In the WW implementation seen below, we see that the path of the hand (in green) is different / simpler than the path of the racket head (red). Much of this is due to the rotation of the arm/hand that I mentioned previously.

 

cortado

Professional
Windshield wiper isn't something you force, or even really something that you do intentionally. It happens unconsciously.
 

tennishabit

Hall of Fame
i got injured a long time ago when i "forced" windshield wiper finish (ie. i had an image of "rolling over the ball").
but later discovered that it's more of a "release".
if you've ever played golf, the concept is the same, you have to allow your forearms to "release" to get the club face squared at contact, but you're not "forcing" the release (when i did, i ended up hooking the ball)
main tip is to relax, loosen your grip (even hold with 3 fingers), don't swing hard, and play with allow the "release" to happen through contact... should feel like you're throwing the racquet at the ball.
yep m8, all abt timing n relaxing ie staying loose. op said 'I have good footwork and did weight shifting and shoulder rotation -I was not just arming the ball' then must be tension/stiffness related.

same thing when u fall over, might be ok if relax n simply let it go n stay loose then ur body parts will surely cushion off n absorb the impact much better to avoid serious injuries. won't be pretty if trying hard to regain the balance w/ tensed up muscles/joints. dat's why we're desperately searching for the window ops for 'soft landing' lolololololololol:-D:-D:-D:-D:-D:-D:-D:-D:-D:-D:-D:-D:-D:-D:-D:-D.......................
 
I was not squeezing it too firmly, and was not tense.

I'm wondering if maybe it's what SystemicAnomaly wrote above - that the windshield wiper motion
starts before hitting the ball. I did it afterwards, not before, which could have caused the problems,
by adding additional strain to my hand and wrist at the end of the swing.

Either way, I'll hold off on the windshield wiper forehand for a while until my hand and wrist feel better.
Maybe try it in the future, not sure though.
 
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My hand and wrist are getting better over the last 3 months, since the WW injury.
However, I'm still a little uncomfortable writing, although that is getting better.
Most likely the problem with writing is caused by my hand, not wrist.
I hope I don't have a permanent injury.
 
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tennishabit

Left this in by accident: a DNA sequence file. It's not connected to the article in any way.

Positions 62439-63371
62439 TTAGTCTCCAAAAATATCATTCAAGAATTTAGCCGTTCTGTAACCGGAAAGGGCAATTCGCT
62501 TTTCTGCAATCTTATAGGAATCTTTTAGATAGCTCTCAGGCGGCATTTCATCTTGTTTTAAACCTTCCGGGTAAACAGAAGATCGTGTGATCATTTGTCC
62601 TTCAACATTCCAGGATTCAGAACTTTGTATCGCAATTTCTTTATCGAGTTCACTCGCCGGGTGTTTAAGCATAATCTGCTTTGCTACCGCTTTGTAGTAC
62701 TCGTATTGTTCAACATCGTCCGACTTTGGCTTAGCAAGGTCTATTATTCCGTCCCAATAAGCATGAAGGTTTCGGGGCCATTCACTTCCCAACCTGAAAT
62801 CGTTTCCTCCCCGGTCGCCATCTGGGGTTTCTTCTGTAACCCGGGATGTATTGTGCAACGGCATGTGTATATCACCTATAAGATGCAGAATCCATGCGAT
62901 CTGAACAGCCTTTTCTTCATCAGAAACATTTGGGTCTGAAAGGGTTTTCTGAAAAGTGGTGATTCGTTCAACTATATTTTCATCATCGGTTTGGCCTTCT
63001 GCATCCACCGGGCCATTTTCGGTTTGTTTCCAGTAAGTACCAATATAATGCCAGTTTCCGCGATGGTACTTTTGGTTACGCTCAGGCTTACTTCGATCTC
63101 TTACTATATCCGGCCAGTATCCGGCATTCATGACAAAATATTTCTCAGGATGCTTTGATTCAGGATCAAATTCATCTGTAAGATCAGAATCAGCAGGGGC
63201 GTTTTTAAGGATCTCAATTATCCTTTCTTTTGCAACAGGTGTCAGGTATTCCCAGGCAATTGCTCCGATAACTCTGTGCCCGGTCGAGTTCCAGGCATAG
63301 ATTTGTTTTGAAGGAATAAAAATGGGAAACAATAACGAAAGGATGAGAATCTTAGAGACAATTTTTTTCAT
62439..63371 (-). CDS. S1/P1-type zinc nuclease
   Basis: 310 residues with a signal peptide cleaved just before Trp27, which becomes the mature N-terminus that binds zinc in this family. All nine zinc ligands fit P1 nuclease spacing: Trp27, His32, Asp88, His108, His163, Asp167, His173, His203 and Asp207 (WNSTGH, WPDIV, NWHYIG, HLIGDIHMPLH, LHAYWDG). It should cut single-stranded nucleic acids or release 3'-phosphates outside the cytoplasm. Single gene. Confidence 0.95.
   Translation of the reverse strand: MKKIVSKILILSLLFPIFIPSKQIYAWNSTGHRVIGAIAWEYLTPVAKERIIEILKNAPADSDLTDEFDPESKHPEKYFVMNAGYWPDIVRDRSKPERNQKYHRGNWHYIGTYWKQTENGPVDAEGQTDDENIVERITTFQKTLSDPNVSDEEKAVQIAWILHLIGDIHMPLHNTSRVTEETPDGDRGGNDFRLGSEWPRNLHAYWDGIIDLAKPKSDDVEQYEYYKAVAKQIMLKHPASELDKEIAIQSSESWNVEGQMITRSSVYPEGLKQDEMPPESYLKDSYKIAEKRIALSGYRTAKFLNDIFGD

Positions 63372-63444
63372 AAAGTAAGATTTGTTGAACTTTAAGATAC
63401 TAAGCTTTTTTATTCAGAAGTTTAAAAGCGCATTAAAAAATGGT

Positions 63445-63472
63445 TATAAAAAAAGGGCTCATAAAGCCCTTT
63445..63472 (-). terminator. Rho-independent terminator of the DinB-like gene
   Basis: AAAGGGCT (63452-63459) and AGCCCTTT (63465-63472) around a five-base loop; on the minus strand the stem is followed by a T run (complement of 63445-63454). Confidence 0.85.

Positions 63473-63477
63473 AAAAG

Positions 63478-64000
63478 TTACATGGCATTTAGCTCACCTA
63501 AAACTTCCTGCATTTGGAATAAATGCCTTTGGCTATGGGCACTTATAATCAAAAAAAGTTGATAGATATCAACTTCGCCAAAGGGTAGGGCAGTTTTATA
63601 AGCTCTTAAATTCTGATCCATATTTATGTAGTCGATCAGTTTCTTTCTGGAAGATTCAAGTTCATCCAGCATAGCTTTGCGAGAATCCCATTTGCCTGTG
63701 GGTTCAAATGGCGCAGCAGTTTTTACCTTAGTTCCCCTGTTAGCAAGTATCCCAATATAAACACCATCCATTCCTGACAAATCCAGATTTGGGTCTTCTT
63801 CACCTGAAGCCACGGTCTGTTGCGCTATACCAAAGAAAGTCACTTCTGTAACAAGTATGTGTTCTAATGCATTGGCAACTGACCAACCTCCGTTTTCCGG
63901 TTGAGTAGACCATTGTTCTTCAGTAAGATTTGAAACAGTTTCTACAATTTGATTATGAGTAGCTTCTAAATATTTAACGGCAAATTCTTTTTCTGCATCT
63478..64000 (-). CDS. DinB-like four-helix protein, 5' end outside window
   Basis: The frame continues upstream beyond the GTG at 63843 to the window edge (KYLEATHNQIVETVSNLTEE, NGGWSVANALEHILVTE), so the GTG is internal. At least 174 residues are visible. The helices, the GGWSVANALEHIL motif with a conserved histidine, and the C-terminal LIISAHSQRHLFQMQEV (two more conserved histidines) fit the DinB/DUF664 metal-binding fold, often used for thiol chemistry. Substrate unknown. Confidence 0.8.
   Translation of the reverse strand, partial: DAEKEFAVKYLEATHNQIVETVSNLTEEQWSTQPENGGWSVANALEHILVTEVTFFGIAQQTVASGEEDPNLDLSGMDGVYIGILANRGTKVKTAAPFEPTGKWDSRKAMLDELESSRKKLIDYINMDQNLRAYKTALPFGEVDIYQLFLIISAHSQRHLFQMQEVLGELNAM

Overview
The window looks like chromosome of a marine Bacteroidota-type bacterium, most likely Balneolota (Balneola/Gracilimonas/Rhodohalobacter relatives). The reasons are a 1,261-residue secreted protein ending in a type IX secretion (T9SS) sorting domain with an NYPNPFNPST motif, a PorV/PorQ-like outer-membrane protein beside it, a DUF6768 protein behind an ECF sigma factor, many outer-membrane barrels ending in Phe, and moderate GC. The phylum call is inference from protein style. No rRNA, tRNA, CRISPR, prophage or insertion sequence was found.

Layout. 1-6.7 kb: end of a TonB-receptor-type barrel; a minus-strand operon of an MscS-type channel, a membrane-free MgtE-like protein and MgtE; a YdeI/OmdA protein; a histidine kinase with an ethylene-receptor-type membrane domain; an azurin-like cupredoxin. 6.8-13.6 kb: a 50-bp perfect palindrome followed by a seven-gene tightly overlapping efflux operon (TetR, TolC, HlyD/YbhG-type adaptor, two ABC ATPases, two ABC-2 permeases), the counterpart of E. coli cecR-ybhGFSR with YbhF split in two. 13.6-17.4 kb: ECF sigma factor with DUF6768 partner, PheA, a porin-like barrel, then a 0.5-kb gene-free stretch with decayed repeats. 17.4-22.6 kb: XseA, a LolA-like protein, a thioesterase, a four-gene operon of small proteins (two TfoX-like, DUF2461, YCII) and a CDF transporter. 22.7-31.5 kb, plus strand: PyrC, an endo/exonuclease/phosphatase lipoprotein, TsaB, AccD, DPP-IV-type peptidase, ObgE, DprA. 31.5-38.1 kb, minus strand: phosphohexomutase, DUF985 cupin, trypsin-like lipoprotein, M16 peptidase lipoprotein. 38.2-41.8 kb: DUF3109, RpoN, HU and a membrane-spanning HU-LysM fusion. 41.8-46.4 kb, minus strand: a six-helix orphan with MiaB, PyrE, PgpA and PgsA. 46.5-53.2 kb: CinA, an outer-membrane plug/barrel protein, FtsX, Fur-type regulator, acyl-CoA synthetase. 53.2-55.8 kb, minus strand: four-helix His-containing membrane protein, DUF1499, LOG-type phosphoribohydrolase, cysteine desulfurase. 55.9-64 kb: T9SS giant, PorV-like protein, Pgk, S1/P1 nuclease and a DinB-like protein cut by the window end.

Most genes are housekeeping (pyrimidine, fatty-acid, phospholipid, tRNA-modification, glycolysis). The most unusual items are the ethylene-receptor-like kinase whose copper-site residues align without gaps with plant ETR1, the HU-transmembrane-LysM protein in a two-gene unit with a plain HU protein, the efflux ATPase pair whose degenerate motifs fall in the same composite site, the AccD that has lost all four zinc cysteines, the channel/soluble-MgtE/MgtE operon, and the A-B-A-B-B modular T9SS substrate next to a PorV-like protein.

Hall of Fame
every1's different n might have different way of doing the same thing..............but, 1 thing's common/same for sure m8, ie u'll be in pain if doing wrong thing n gonna be better if stop doing it. 1 man's medicine another man's poison n not sure hw many silly fellas out there hurting themselves by imitating fed/nad/joker/etcetc. tons of bullshitt vids online focus on their arms/wrists/hands in slomo hardly mention the power source from legs/torso, mislead mils 'tennis players' getting hurt then quitting tennis:eek::eek::eek::eek::eek::eek::eek::eek::eek::eek::eek:..............
 

Slicerman

Semi-Pro
IMO, there's deliberate windshield wiper and there's passive windshield wiper. There are legitimate situations for both, especially passive.

Passive ww is safe and good because it is the natural outcome of using body's momentum and the racquet is just naturally falling in place.

Deliberate ww is fairly safe if used conservatively and sparingly, sometimes used in situations like split-second adjustments, or when there's not enough time to prepare your body for an incoming ball.

You mention being a senior citizen, in that case I would recommend mainly hitting 'drive forehands' rather than 'heavy spin forehands'. Drive forehand aka flat, will be more energy efficient and less demanding on the body.

So in other words, instead of 'coming underneath' the ball and trying to whip it upwards with spin, just 'come through' the ball with a forward swing.

As for the injury. I don't recommend playing until its fully healed. Once you're ready to play again also incorporate some rehab exercise routines to keep yourself healthy.